United States District Court, M.D. Tennessee, Nashville Division
RICHARD J. SIMPKINS
TERRI SIMPKINS WRIGHT
REPORT AND RECOMMENDATION
Barbara D. Holmes, United States Magistrate Judge.
Honorable Eli Richardson, District Judge.
Order entered January 4, 2019 (Docket Entry No. 5), this
action was referred to the Magistrate Judge for pretrial
proceedings under 28 U.S.C. § § 636 (b)(1)(A) &
(B), Rule 72(b), and the Local Rules of Court.
pending before the Court is Defendant's motion to dismiss
(Docket Entry No. 8), to which Plaintiff has filed a
response, which the Court has construed as a motion to
transfer. See Docket Entry No. 15. For the reasons
set out below, the undersigned respectfully recommends that
the motion to dismiss be denied without prejudice and the
motion to transfer be granted.
J. Simpkins (“Plaintiff”) is a resident of
Davidson County, Tennessee. On December 21, 2018, he filed
this pro se lawsuit against Terri Simpkins Wright
(“Defendant”), who he alleges is his
“paternal half aunt.” See Complaint
(Docket Entry No. 1). Plaintiff sets out allegations of
wrongdoing against Defendant related to her role in the
settlement of the intestate estate of Plaintiff's father,
who is alleged to have died in 2015. Id. Plaintiff
contends Defendant breached fiduciary duties and that
Defendant's “denial of his inheritance monies
denies and breaches his 14th Amendment rights against loss or
denial of said properties, monies, and inheritance.”
Id. at 10. The crux of Plaintiff's complaint
involves a dispute over approximately $80, 000.00 that was in
his father's bank account in Florida and over which
Plaintiff alleges that Defendant has wrongfully taken
control. Id. at 5-7. Although Plaintiff does not
assert the basis for federal jurisdiction, he alleges that
Defendant lives in Utah and the Court has liberally construed
the complaint as alleging diversity jurisdiction under 28
U.S.C. § 1332(a). See Docket Entry No. 5 at 1.
of an answer, Defendant has filed the pending motion to
dismiss. Defendant seeks dismissal under Rule 12(b)(2) of the
Federal Rules of Civil Procedure, asserting that she has no
contact with Tennessee that supports the assertion of
personal jurisdiction over her by this Court. See
Memorandum of Law in Support (Docket Entry No. 9) at 3-4.
Alternatively, the Defendant asserts that: (1) the Court
lacks jurisdiction to hear Plaintiff's claims to the
extent that Plaintiff is essentially asking the Court to
exercise jurisdiction over a probate matter; and, (2)
Plaintiff's allegations fail to state a claim upon which
relief can be granted. Id. at 5-8. Finally,
Defendant contends that Plaintiff is a vexatious litigant and
the Court should enter an order prohibiting him from filing
further complaints against Defendant without first obtaining
court permission. Id. at 8-9.
response, Plaintiff has filed (1) a motion for leave to amend
his complaint, see Docket Entry No. 14, and (2) a
memorandum in opposition to the motion to dismiss.
See Docket Entry No. 15. By his motion to amend,
Plaintiff revises and adds to his factual allegations,
deletes his assertion of a Fourteenth Amendment violation,
and asserts the claim that Defendant “wantonly,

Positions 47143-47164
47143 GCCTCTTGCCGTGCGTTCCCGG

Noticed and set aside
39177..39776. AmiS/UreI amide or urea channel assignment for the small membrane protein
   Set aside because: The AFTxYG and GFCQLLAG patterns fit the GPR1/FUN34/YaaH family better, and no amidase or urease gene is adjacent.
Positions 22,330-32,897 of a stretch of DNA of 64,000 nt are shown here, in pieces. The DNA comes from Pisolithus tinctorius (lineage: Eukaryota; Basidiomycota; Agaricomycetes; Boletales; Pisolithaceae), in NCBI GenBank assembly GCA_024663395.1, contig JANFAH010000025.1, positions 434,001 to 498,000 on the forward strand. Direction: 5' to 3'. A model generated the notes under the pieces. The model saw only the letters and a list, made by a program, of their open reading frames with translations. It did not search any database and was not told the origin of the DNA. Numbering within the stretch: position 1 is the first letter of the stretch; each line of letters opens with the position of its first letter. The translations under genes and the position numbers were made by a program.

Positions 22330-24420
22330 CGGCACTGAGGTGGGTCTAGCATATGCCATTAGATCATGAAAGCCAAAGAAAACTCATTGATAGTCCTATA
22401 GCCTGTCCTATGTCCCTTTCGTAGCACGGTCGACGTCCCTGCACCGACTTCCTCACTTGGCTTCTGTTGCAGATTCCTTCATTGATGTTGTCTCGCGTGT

maliciously, [and] recklessly” engaged in
“tortuous interference with expected
inheritance.” See Proposed Amended Complaint
(Docket Entry No. 14-1). In his response to the motion to
dismiss, Plaintiff offers no objection to Defendant's
lack of personal jurisdiction argument other than to assert
that, in retrospect, he should have filed this lawsuit in
either the United States District Court for the Middle
District of Florida or for the District Court of Utah.
See Memorandum in Opposition (Docket Entry No. 15)
at 8-9. Plaintiff further offers arguments against the
substantive dismissal of his claims and in support of his
claims and allegations. Id. at 4-8 and 9-21.
reply, Defendant argues that Plaintiff's allegations fail
to support plausible claims upon which relief can be granted
and that Plaintiff has not shown why the federal probate
exception to jurisdiction does not apply. See Reply
(Docket Entry No. 16) at 1-2 and 4. Defendant further argues
that Plaintiff essentially admits that this Court lacks
personal jurisdiction over her, id. at 3, and argues
that dismissal of the lawsuit, not transfer to another
federal venue, is the appropriate course of action given the
substantive deficiencies in Plaintiff's lawsuit.
Id. Although Defendant contests that transfer of
venue is appropriate, she does not dispute that she is a
resident of Utah.
Process requires that a defendant be subject to the personal
jurisdiction of the court. World-Wide Volkswagen Corp. v.
Woodson, 444 U.S. 286, 291 (1980). As the party bringing
the lawsuit, Plaintiff must establish that this Court has
personal jurisdiction over Defendant. See Neogen Corp. v.
Neo Gen Screening, Inc., 282 F.3d 883, 887 (6th Cir.
2002); Nationwide Mut'l Ins. Co. v. Tryg Int'l
Ins. Co., Ltd., 91 F.3d 790, 793 (6th Cir. 1996). There
must be a showing that Defendant has “certain minimum
contacts with [the forum] such that the maintenance of the
suit does not offend ‘traditional notions of fair play
and substantial justice.'” International Shoe
Co. v. Washington, 326 U.S. 310, 316 (1945) (quoting
Milliken v. Meyer, 311 U.S. 457, 463 (1940)).
has not argued, let alone shown, that this Court has personal
jurisdiction over Defendant, and he actually concedes in his
response to the motion to dismiss that his lawsuit should not
have been filed in this Court. See Docket Entry No.
15 at 9. Accordingly, Defendant's contention that this
Court lacks personal jurisdiction over her has merit.
Whether to dismiss or ...